APPROACH TO INVESTING
The Board is responsible for the development of an investment strategy and approach which is consistent with the Corporation’s obligations under the CEFC Act, Investment Mandate and normal investment risk management practices.
In addition to applying commercial rigour when making its investments, the Corporation is directed to target a benchmark return on its portfolio.
This direction is given with the Australian Government’s expectation that the Corporation is not a grants organisation, that its investments are made with an expectation of being repaid, and that it invests responsibly and manages risk so it is on a pathway to financially self-sufficiency.
During the year, with the change of Investment Mandate, the benchmark return was lifted from meeting the five year Australian Government Bond Rate, net of operating expenses, to meeting a return of the five year Australian Government Bond Rate +4 to 5 per cent before operating expenses.
Achieving financial self-sufficiency means the Corporation needs to keep operating expenses low. The Corporation’s primary expense is its staffing footprint. With just 57 staff (FTE, excluding the Board), the CEFC seeks to leverage the scale and service networks of co-finance partners to assist in delivering CEFC finance to small and medium businesses.
In establishing the Corporation, the then Government confirmed its expectation that the CEFC’s investments should be structured to address the barriers currently inhibiting investment to help mobilise investment into the clean energy sector, and that its investment activities should ‘not disrupt the areas where the market is functioning well’. The CEFC is also directed to ’consider the potential impacts on other market participants and the efficient operation of the Australian financial and energy markets’.
The CEFC has developed its operating model and is undertaking its investment activities fully in accordance with these directions and policy instructions.
In performing its investment function, the CEFC seeks to lend at risk-adjusted rates as close as possible to commercial market rates. The Corporation has adopted an approach of working to create structures which also prove attractive for participation of private sector co-financiers and other capital providers. The combination of the CEFC’s commercial approach and seeking to ‘crowd in’ rather than ‘crowd out’ private sector investment helps create conditions for more efficient deployment of private sector capital. The Corporation’s engagement in transactions in many cases is intended to see the private sector step into a transaction once the investment terms have been fully developed.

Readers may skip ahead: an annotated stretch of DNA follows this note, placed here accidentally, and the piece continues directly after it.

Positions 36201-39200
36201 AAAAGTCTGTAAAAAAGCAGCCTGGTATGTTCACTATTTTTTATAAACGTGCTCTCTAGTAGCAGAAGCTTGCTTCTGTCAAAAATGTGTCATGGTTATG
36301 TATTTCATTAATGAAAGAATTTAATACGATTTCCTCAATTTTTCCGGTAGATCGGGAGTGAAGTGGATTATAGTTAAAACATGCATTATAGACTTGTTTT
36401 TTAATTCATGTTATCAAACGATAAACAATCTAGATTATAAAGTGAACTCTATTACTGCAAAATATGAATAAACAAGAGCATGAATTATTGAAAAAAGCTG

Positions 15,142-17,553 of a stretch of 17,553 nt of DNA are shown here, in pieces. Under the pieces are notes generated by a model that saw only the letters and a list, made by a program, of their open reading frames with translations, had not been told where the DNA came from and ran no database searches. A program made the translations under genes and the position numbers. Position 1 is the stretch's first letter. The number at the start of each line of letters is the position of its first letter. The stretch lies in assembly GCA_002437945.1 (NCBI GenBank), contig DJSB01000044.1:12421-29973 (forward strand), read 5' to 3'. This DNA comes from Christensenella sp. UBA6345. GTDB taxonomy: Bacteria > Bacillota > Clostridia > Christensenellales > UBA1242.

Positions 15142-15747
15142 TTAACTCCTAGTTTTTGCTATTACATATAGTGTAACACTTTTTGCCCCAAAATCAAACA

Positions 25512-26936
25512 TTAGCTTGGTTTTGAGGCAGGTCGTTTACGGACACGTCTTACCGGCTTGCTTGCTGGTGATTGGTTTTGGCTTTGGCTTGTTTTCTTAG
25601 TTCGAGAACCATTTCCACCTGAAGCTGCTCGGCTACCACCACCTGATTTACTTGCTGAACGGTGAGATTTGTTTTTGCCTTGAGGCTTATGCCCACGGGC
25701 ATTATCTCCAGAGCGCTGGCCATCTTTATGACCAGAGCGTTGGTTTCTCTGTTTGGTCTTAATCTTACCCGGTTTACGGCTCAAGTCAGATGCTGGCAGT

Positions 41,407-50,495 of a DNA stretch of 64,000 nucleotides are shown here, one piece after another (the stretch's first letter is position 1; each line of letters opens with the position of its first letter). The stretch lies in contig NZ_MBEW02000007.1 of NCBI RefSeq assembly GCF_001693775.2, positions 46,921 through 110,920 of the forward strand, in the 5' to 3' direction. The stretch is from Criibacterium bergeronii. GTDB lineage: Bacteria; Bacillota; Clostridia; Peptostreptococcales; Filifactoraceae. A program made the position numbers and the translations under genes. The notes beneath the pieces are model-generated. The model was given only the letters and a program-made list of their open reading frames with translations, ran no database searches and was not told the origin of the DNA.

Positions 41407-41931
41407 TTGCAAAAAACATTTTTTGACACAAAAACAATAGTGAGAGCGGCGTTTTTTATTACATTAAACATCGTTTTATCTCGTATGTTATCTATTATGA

The CEFC can also provide concessional loans, Funds in the CEFC’s Special Account are required to either be recycled into new investments, or to special payments to support the work of ARENA. where it is warranted in the circumstances. A concessional loan is one offered on more favourable terms than could be expected to be available between a private sector lender and private sector borrower. The concession(s) provided may take many forms, but typically will be one or more of:
lower than market interest rates
longer loan maturity
longer/more flexible grace periods before the payment of principal and/or interest is due.
The CEFC views concessionality as a precious resource to be applied sparingly. The CEFC may choose to deploy concessional finance to assist in overcoming financial impediments and facilitate realisation of an otherwise bankable project.
This is determined on a case by case basis with reference to the specifics of the project or where the CEFC is lending to public sector organisations like universities and local councils. To 30 June 2015, the CEFC had provided a cumulative $12.9 million of concession on its investments. Within the 2014–15 year, the CEFC provided $1.4 million (2013–14 : $5.6 million) of concession on its investments.
Investments are only made where the CEFC has performed an assessment of the likelihood of repayment and has structured investment terms appropriate to the level of risk to minimise loss.
Once all the CEFC’s requirements have been met, performance of the investment is actively monitored by the Corporation throughout its life.
Loans are repaid with principal and interest. During this year, the Corporation saw a further two loans under management fully repaid. The CEFC also invests a limited amount in equity and equity-like structures.
Any surplus funds in the CEFC’s operating account can be returned to the CEFC’s Special Account, which is in the custody of the Treasury.
Funds in the CEFC's Special Account are required to be either recycled into new investments, or to special payments to support the work of ARENA.